Fielder's postgame charge mars Dodgers' 17-4 win
Fielder was denied in his postgame attempt to challenge Mota, who hit him with a pitch in the ninth inning of Los Angeles' 17-4 victory over the Brewers on Tuesday night.
Mota drilled Fielder with two outs, apparently in retaliation for a pitch that hit Dodgers slugger Manny Ramirez in the seventh inning of Los Angeles' highest-scoring home performance in 30 years. Home plate umpire Marvin Hudson immediately ejected Mota, who slowly left the field while Fielder voiced his anger.
When the game ended, Fielder charged through the underground tunnels at Dodger Stadium to the door of the home clubhouse, shouting obscenities with many fellow Brewers trailing behind. Several security guards and teammates Bill Hall and Casey McGehee prevented Fielder from entering the locker room in search of Mota.
"He ran over there, and they weren't going to let him in, and everybody came back," Milwaukee manager Ken Macha said. "I don't know if you can restrain Prince. I don't think I can. I don't think there's anybody else out there who can."
Fielder had calmed down moments later, but his actions set up a potentially explosive series finale Wednesday night.
"He came inside. It just got away from him," Fielder said. "It happens. That's baseball. He tried to come inside."
When asked about his postgame march to the other side, he deadpanned: "I don't remember that."
Most of the Dodgers didn't know about Fielder's march, since the door he reached is at least 30 feet down a hallway from the clubhouse. The Dodgers had plenty of their own anger after Brewers reliever Chris Smith hit Ramirez when Los Angeles had a nine-run lead in the seventh.
"It's just part of the game," catcher Russell Martin said of Mota's pitch. "Our premier hitter gets hit, and he gets protection. I understand (Fielder) is frustrated, but you don't take care of that after the game.
"We don't want the same situation as last year in the playoffs, when Philly threw at Manny and we didn't retaliate," Martin added, referring to last fall's NL championship series against the Phillies. "We don't want to be known as a team that doesn't have each other's backs."
The trouble overshadowed the Dodgers' highest-scoring performance of the season on 18 hits. Los Angeles improved the majors' best record to 66-41.
"It's a part of the game I don't like," Macha said. "We're just trying to get out of the game after getting our butts kicked pretty good. I thought it was pretty obvious. He hits Prince and walks right off the mound. Prince was standing at home plate looking at him, so he was pretty upset after the game."
The Dodgers had little trouble until after the game. Ramirez ended his 10-game RBI drought with a homer and a two-run double, and Matt Kemp had a homer among his four hits while driving in five runs. Kemp had two hits and two RBIs during the seven-run sixth inning, while Martin reached base five times and had three RBIs.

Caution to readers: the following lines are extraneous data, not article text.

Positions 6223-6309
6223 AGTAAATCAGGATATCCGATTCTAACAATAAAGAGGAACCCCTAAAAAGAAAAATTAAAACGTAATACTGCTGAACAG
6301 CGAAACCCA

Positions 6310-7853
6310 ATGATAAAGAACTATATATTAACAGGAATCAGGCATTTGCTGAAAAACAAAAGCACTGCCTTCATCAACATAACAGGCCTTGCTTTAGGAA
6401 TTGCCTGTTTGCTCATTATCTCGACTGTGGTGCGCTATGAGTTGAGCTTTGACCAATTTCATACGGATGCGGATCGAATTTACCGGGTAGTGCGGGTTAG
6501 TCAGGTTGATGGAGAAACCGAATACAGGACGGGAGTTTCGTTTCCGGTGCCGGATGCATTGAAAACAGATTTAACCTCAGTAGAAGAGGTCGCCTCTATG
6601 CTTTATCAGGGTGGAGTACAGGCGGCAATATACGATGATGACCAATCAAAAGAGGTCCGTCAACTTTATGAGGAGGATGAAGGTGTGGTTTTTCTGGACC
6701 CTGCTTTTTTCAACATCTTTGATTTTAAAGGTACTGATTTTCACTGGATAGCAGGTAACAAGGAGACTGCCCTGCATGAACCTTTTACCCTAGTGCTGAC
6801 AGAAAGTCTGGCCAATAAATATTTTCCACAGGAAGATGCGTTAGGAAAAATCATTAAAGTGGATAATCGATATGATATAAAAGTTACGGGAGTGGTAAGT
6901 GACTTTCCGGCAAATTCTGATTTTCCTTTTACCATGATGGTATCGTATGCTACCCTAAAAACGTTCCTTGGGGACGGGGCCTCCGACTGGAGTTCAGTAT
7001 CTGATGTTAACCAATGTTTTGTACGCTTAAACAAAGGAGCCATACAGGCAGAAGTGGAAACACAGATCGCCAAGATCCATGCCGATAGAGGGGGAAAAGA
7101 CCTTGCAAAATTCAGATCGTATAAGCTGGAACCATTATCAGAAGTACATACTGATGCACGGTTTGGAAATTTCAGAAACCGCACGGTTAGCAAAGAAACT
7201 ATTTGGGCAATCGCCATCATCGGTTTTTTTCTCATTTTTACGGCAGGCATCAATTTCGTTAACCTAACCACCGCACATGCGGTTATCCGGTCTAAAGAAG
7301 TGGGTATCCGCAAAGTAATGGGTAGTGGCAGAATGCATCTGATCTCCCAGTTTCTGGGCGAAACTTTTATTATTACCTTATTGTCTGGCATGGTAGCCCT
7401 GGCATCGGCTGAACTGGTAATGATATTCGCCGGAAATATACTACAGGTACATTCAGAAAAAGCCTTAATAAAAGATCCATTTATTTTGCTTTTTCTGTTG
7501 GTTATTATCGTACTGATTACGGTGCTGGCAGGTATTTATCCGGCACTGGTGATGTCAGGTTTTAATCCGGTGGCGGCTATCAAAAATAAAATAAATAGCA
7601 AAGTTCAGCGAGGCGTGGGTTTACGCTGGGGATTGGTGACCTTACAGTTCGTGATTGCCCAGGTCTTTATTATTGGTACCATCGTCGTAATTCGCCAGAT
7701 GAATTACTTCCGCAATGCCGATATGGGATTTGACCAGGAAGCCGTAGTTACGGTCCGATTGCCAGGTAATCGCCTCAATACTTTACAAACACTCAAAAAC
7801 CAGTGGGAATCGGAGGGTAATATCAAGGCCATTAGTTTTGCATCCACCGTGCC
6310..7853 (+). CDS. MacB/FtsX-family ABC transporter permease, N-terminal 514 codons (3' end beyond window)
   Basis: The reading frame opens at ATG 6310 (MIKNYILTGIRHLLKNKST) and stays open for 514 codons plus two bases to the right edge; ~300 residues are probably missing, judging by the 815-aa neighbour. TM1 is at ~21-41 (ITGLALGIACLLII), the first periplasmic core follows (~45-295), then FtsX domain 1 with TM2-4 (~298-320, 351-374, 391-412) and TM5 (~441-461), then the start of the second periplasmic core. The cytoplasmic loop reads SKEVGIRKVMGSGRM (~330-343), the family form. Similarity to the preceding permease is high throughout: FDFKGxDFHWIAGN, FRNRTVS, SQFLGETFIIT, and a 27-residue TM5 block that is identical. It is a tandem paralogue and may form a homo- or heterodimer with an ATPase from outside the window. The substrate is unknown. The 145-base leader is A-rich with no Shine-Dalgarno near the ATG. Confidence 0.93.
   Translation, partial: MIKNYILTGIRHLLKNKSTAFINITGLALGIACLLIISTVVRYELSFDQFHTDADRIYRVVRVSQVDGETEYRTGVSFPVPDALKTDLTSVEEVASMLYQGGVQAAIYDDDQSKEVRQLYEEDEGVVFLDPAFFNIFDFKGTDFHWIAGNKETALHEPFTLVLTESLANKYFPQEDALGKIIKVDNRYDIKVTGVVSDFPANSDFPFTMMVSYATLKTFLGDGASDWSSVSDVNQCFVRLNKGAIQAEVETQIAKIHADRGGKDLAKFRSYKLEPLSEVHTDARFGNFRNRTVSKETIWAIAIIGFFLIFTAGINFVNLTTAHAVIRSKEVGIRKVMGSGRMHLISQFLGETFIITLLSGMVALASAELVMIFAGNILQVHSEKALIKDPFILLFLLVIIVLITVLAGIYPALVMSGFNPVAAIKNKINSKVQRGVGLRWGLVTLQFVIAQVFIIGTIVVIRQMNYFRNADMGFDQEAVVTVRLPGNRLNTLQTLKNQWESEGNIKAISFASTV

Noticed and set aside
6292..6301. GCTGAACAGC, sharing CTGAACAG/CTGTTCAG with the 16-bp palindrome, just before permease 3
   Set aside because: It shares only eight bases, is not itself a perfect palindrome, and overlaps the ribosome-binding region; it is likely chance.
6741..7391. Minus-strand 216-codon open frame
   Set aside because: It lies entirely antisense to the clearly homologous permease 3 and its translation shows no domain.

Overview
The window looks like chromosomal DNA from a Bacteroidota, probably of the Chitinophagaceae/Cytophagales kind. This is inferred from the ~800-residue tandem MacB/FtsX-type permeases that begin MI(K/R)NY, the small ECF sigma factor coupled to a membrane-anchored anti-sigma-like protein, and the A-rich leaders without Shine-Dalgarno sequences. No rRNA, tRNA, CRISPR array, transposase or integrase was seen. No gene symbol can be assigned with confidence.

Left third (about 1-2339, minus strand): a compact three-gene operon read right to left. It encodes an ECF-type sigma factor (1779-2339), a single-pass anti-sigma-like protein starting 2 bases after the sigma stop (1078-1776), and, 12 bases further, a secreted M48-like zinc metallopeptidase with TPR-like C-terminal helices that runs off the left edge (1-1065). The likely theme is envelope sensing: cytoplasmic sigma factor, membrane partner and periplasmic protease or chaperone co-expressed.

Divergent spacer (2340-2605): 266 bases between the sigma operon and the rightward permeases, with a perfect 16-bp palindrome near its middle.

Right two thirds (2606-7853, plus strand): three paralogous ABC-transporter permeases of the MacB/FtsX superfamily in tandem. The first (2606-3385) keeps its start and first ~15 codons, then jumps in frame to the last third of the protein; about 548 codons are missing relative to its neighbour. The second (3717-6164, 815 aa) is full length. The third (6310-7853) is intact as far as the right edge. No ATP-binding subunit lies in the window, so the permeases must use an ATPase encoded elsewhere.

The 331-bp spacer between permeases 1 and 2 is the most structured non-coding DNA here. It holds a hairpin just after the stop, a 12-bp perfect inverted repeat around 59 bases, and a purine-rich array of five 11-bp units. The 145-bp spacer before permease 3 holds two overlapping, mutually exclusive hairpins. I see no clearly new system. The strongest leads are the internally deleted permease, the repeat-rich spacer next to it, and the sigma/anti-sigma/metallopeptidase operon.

Los Angeles sent eight men to the plate in a four-run first inning and used 12 batters in the sixth before batting around again in the five-run eighth. Six Dodgers had multihit games, including three apiece for Martin and Andre Ethier.
The Dodgers hadn't scored 17 runs at Dodger Stadium since May 25, 1979, against Cincinnati.
Hiroki Kuroda (4-5) pitched six resilient innings to earn his first win since July 3. He yielded nine hits and three runs, struck out seven and escaped a fifth-inning jam.
Ramirez ended his RBI-less streak at 44 at-bats, matching the longest drought of his career in 1997, with a long homer in the fifth off Yovani Gallardo (10-8), who yielded 10 hits and nine runs. Ramirez hadn't driven in a run since his pinch-hit grand slam July 22.
Ramirez, in a 7-for-44 slump before his 12th homer, had a chance for his 22nd career grand slam in the sixth. He settled for a sharp two-RBI drive down the left field line.
Kemp matched his career highs in hits and RBIs during his fourth five-RBI game of the season, missing only a triple to complete the cycle. He hit a two-run homer in the eighth, and Ethier added a two-run double before Mota drove in his first run since 2004 with a long single.
NOTES: The Dodgers scratched All-Star 2B Orlando Hudson about 90 minutes before game time because of an upset stomach. Hudson had started 101 of Los Angeles' first 106 games. Juan Castro replaced him. ... Junior Seau served as a Dodgers batboy as a stunt for a television show. Seau hasn't formally said he's retired from his 19-season NFL career, but the 40-year-old certainly seemed ready for new challenges while running around in a slightly too-tight No. 55 Dodgers uniform.